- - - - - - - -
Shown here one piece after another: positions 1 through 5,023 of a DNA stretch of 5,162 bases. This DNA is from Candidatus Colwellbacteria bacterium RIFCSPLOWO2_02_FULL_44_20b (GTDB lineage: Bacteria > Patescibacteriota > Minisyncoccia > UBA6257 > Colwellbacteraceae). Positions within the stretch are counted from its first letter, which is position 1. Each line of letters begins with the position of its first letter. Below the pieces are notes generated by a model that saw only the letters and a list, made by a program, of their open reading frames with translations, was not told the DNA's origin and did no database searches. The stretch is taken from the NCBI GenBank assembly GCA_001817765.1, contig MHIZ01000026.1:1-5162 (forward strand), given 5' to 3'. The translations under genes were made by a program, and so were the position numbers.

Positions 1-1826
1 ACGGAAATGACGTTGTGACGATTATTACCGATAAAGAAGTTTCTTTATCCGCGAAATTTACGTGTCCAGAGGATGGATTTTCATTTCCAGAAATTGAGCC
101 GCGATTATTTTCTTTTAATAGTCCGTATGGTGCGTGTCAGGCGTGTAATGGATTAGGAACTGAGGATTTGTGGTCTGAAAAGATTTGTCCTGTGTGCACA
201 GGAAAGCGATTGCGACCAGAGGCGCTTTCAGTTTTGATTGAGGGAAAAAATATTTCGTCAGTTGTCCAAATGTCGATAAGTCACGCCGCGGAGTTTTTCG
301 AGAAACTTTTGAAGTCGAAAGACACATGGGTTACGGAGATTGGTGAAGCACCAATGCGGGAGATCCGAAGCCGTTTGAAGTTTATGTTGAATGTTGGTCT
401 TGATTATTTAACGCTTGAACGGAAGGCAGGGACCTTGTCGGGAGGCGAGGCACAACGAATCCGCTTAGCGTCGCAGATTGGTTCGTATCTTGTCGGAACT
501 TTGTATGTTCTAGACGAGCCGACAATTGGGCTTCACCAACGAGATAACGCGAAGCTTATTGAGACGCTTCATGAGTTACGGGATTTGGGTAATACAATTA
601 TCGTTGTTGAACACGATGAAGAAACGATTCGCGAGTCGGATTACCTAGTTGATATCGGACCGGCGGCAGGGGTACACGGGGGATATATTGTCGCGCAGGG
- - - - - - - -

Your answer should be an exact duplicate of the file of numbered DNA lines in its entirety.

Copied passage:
Shown here one piece after another: positions 1 through 5,023 of a DNA stretch of 5,162 bases. This DNA is from Candidatus Colwellbacteria bacterium RIFCSPLOWO2_02_FULL_44_20b (GTDB lineage: Bacteria > Patescibacteriota > Minisyncoccia > UBA6257 > Colwellbacteraceae). Positions within the stretch are counted from its first letter, which is position 1. Each line of letters begins with the position of its first letter. Below the pieces are notes generated by a model that saw only the letters and a list, made by a program, of their open reading frames with translations, was not told the DNA's origin and did no database searches. The stretch is taken from the NCBI GenBank assembly GCA_001817765.1, contig MHIZ01000026.1:1-5162 (forward strand), given 5' to 3'. The translations under genes were made by a program, and so were the position numbers.

Positions 1-1826
1 ACGGAAATGACGTTGTGACGATTATTACCGATAAAGAAGTTTCTTTATCCGCGAAATTTACGTGTCCAGAGGATGGATTTTCATTTCCAGAAATTGAGCC
101 GCGATTATTTTCTTTTAATAGTCCGTATGGTGCGTGTCAGGCGTGTAATGGATTAGGAACTGAGGATTTGTGGTCTGAAAAGATTTGTCCTGTGTGCACA
201 GGAAAGCGATTGCGACCAGAGGCGCTTTCAGTTTTGATTGAGGGAAAAAATATTTCGTCAGTTGTCCAAATGTCGATAAGTCACGCCGCGGAGTTTTTCG
301 AGAAACTTTTGAAGTCGAAAGACACATGGGTTACGGAGATTGGTGAAGCACCAATGCGGGAGATCCGAAGCCGTTTGAAGTTTATGTTGAATGTTGGTCT
401 TGATTATTTAACGCTTGAACGGAAGGCAGGGACCTTGTCGGGAGGCGAGGCACAACGAATCCGCTTAGCGTCGCAGATTGGTTCGTATCTTGTCGGAACT
501 TTGTATGTTCTAGACGAGCCGACAATTGGGCTTCACCAACGAGATAACGCGAAGCTTATTGAGACGCTTCATGAGTTACGGGATTTGGGTAATACAATTA
601 TCGTTGTTGAACACGATGAAGAAACGATTCGCGAGTCGGATTACCTAGTTGATATCGGACCGGCGGCAGGGGTACACGGGGGATATATTGTCGCGCAGGG